Hating the sin: how I balance friendship and faith
The stereotypical behaviour of students is often incompatible with Catholic morality. If you believe that getting drunk, taking recreational drugs, and any kind of pre-marital sex are all morally unacceptable (which, admittedly, not all Catholics do) you are probably in the minority. The conduct of people around me – people I genuinely like and respect – often conflicts with this idea of what is moral. However, my response to such behaviour is influenced both by my belief in tolerance and self-expression, and my Christian duty to uphold the teachings of Christ as expressed in the Bible – even though these may seem incompatible.
It is difficult to stand up for Christ and always has been.
There is a well-known phrase: ‘hate the sin, not the sinner’. An equivalent might be, as my parents told me when I was younger: ‘I love you, but I don’t like your behaviour right now’. These are nice soundbites, and consistent with the Bible. But applying them practically can be hard. How can you hate the sin without alienating the sinner? What if the ‘sin’ is an expression of someone’s fundamental view of themselves? What if they view your moral code as the artificial creation of an oppressive institution?
I think a lot of religious students (myself included) sometimes choose silence over confrontation. There are times when, to avoid causing offence, I do very little to indicate that I disagree with my friends’ choices. I would rather fail my God and my friends by facilitating their sin than bear witness to the truth and so lose their friendship. It is difficult to stand up for Christ, and always has been – and perhaps difficult to stand up for any moral code derived from something higher than humanity.
Not joining in with the behaviour can be a start – especially if you explain that you will not participate because of faithfulness to God. This has allowed me to discuss my beliefs with friends, to answer some of the questions they have had about my God, and show how faith can work in a modern world. Leading by example is valuable, and respects people’s right to choose for themselves whether or not to follow God. Though I think that supporting your friends is also important; friendship and religion are not mutually exclusive, but inherently linked. As their friend I should be there for them, and even more so as a Christian friend. I must not encourage their sin, but I can sit with them at midnight when everything has gone south and they need to cry it out. I can clean up their chunder and help them get to bed. I can thank God when they are happy, even if I also pray that they start looking for happiness in God. Supporting them is about showing in a real way that disagreeing with their behaviour does not mean shunning them or leaving them to the consequences of their sin; St. Paul tells us ‘Do not be overcome by evil, but overcome evil with good’. For me, morality must be based in love, not judgment, or it is pointless.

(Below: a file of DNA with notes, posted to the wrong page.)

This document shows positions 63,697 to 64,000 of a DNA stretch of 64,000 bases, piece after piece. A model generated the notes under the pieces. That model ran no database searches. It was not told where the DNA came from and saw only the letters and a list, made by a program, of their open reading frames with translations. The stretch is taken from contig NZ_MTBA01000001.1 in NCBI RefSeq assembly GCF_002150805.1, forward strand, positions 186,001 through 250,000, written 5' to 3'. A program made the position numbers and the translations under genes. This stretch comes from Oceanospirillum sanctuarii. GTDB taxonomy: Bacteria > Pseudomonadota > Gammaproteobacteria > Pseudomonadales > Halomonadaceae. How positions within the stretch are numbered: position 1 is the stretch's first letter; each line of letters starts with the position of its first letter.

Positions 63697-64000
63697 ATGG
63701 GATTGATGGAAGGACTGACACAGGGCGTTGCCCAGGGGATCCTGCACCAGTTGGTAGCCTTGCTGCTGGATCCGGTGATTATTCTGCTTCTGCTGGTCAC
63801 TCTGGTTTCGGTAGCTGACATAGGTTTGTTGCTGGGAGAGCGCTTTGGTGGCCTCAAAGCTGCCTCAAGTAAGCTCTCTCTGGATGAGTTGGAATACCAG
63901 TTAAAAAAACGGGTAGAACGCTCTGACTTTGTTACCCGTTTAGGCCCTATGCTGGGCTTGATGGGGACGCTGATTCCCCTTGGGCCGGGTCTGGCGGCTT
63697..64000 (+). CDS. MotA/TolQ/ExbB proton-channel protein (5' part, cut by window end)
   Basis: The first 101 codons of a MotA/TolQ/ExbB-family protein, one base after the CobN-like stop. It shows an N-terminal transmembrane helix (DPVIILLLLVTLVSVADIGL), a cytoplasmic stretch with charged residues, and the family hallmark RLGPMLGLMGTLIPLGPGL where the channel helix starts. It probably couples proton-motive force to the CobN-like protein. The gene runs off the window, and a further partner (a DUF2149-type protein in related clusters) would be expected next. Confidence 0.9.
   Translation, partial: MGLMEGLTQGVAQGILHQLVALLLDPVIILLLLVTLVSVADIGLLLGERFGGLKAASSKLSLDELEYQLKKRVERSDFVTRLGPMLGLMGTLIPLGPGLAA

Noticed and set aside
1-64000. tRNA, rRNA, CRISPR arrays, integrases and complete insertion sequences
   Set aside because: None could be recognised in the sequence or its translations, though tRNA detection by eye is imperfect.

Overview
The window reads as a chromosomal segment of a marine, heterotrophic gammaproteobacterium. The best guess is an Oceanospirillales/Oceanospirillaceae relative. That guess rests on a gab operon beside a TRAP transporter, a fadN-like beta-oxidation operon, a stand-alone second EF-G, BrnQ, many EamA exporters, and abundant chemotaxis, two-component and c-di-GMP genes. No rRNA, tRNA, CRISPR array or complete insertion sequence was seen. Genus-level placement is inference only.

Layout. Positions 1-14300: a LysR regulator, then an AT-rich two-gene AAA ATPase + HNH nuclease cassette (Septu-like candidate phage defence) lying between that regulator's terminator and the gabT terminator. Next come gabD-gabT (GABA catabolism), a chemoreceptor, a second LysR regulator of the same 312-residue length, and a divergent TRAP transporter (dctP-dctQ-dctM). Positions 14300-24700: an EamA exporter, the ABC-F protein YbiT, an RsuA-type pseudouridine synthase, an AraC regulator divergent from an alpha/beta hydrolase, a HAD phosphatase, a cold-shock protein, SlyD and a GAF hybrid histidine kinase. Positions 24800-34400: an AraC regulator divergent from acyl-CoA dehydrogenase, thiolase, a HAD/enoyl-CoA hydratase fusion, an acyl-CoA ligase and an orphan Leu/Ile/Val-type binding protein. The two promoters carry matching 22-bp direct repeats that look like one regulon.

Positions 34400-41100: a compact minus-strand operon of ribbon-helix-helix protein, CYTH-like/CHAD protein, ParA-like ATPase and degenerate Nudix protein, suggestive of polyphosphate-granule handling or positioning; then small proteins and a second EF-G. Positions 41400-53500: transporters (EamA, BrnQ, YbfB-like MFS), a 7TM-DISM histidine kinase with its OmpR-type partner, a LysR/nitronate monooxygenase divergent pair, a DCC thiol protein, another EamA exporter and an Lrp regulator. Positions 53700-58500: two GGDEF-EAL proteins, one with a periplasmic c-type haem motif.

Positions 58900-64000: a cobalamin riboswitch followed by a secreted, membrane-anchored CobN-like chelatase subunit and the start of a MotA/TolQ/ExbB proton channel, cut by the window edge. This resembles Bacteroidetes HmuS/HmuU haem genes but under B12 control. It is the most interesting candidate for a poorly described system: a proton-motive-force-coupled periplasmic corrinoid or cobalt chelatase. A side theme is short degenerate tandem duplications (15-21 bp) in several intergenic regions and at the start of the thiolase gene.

Morality must be based in love, not judgement, or it is pointless.
I have not perfected this. Sometimes I do think less of others for their decisions but that is my failing and not theirs. They, in and of themselves, are no lesser than I. We are all made in the image of God; He has plans for everyone; and all are offered His forgiveness and love equally. This cannot justify sin but stumbling from (or even shunning) the right path cannot destroy this inherent value. Even if it did I could not justify myself in thinking less of others, because I also fall woefully short every day. My parish priest used to say that when you raise your hand to point at another in accusation, your other three fingers are pointing straight back at you. I may not be having sex or getting drunk, but I am often prideful, selfish, judgmental, and in many other ways far less than Christ-like. I need God’s forgiveness and grace as much as my friends do. Perhaps I try harder to follow Him – though probably not since many of my friends are Christians – but that is of little merit. Faith is a gift and a blessing, not a ground for superiority.
This informs how I should respond to sin in others, and summarises what ‘hate the sin, not the sinner’ is about, even if I don’t always manage it. You must acknowledge that the behaviour is wrong, or you will fail your friend, yourself, and God; but you must also recognise that your friend is as (un)worthy of forgiveness and grace as you are, that you are just as sinful as them, and that they are therefore equally deserving of love and support. We are called to love those around us, even as we ‘hate’ their sin.